In a democracy, the electorate are not bound by any previous election or referendum results so the people of Scotland have the right to choose independence if they wish, writes Angus Robertson.
Come in agent ‘Union Jack’ – your mission is complete.
Within only weeks of losing the general election, the Secretary of State for Scotland, Alister Jack, has reminded voters north of the Border that the bad old Tories are back and they don’t believe in Scottish democracy.
Since being soundly defeated by the SNP and losing half their seats, the Tories have been trying to find a way to deny the electoral mandate for an independence referendum without sounding like tinpot dictators. That’s not an easy circle to square, given the SNP have won four elections in a row with a manifesto commitment to do just that, and the Scottish Parliament has voted for it too.
The latest wheeze is to suggest that, despite the SNP winning 80 per cent of the seats, it does not constitute a mandate because more than 50 per cent of votes were cast for unionist parties. By that flawed logic the Tories didn’t have a mandate for the Brexit referendum, given a majority of votes in 2015 were cast for pro-EU parties.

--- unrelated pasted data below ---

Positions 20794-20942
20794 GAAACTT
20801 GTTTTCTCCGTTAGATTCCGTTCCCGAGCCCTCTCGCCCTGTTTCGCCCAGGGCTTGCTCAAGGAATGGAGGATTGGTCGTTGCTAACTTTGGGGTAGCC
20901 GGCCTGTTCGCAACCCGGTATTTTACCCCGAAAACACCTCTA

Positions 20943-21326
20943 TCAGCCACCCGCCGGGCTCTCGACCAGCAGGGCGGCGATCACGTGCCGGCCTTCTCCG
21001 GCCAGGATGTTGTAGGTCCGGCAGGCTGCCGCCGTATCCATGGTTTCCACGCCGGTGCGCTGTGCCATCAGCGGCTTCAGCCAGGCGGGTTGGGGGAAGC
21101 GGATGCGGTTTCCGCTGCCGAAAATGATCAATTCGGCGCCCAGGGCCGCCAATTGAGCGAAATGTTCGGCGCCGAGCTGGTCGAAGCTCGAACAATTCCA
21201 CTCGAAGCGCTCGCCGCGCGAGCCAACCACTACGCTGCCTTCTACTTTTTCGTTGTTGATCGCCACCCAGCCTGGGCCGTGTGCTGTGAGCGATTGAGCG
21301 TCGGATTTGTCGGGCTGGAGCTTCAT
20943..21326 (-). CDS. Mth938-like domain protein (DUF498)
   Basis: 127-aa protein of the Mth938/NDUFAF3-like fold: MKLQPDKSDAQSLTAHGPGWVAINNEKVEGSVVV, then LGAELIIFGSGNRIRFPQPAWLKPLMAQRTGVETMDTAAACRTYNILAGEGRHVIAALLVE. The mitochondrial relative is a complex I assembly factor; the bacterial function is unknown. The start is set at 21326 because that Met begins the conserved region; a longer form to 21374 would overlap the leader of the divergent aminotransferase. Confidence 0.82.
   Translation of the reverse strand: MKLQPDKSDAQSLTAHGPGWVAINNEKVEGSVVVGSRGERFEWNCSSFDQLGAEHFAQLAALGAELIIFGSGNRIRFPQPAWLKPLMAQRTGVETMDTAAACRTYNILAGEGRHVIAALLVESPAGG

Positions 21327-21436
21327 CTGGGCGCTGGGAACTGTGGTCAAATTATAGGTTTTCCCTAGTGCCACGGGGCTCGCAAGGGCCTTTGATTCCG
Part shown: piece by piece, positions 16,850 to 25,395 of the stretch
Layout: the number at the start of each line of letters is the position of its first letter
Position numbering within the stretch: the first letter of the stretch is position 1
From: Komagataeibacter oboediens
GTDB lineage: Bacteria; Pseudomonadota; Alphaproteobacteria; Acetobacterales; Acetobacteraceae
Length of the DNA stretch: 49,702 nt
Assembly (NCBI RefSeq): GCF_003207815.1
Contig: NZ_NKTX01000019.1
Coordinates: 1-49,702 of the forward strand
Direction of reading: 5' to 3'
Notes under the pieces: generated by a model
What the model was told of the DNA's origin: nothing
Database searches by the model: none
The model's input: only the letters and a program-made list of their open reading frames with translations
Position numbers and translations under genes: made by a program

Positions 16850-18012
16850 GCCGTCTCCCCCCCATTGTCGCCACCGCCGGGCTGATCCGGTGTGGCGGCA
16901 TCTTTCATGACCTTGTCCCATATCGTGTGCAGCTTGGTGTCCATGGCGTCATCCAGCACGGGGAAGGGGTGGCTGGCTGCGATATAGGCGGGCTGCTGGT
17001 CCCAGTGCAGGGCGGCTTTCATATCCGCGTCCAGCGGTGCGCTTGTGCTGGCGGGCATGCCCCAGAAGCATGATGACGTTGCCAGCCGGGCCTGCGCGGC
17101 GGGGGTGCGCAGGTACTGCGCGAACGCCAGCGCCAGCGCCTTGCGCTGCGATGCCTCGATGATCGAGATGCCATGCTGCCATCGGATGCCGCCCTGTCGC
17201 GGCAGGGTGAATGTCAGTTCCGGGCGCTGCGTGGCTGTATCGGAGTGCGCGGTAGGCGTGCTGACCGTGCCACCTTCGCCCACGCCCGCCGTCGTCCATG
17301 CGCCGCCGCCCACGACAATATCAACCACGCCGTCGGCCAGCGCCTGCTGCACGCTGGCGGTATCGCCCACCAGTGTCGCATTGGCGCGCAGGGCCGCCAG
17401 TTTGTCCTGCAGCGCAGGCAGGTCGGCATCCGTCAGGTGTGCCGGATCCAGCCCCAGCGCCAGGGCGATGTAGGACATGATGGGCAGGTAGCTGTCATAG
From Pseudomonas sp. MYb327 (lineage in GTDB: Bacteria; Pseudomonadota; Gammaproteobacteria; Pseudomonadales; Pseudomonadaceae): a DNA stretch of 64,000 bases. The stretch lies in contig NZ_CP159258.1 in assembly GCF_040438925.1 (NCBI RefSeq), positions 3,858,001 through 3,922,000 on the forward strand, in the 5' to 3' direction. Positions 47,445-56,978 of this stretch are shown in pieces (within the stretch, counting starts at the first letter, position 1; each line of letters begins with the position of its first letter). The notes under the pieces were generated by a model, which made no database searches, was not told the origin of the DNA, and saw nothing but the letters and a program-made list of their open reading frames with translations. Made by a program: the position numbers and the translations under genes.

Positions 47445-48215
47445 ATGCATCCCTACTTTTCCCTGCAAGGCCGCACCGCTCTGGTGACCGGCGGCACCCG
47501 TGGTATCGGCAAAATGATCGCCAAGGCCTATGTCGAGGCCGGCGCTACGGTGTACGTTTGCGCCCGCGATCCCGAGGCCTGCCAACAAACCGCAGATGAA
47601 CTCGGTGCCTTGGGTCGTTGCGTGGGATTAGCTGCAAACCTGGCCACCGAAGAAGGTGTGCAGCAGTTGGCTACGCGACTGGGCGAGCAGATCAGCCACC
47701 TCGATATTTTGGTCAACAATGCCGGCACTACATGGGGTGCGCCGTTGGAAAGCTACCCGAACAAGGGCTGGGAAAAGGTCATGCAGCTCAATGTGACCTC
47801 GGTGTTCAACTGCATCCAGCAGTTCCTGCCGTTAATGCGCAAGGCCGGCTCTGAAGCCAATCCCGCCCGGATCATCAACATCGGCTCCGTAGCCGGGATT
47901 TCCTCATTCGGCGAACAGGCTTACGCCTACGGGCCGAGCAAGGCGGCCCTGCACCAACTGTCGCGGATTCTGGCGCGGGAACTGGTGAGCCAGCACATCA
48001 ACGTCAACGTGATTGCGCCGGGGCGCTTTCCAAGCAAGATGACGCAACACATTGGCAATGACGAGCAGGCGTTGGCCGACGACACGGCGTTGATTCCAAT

It’s really not that complicated in a parliamentary democracy: the mandate of the winning party is respected.
No previous election or referendum binds future electorates to accept governments, policies or indeed referenda results. There is no “generation” or “lifetime” restriction on anything. In a democracy the people are sovereign, not election losers like the Tories who have not won an election in Scotland since 1955.
The UK cabinet’s man in Scotland thinks there is no democratic route at all to secure an independence referendum. That is a constitutionally and democratically illiterate position shared only with tinpot dictators.
Ironically he is fast becoming the best recruiting sergeant for the independence movement.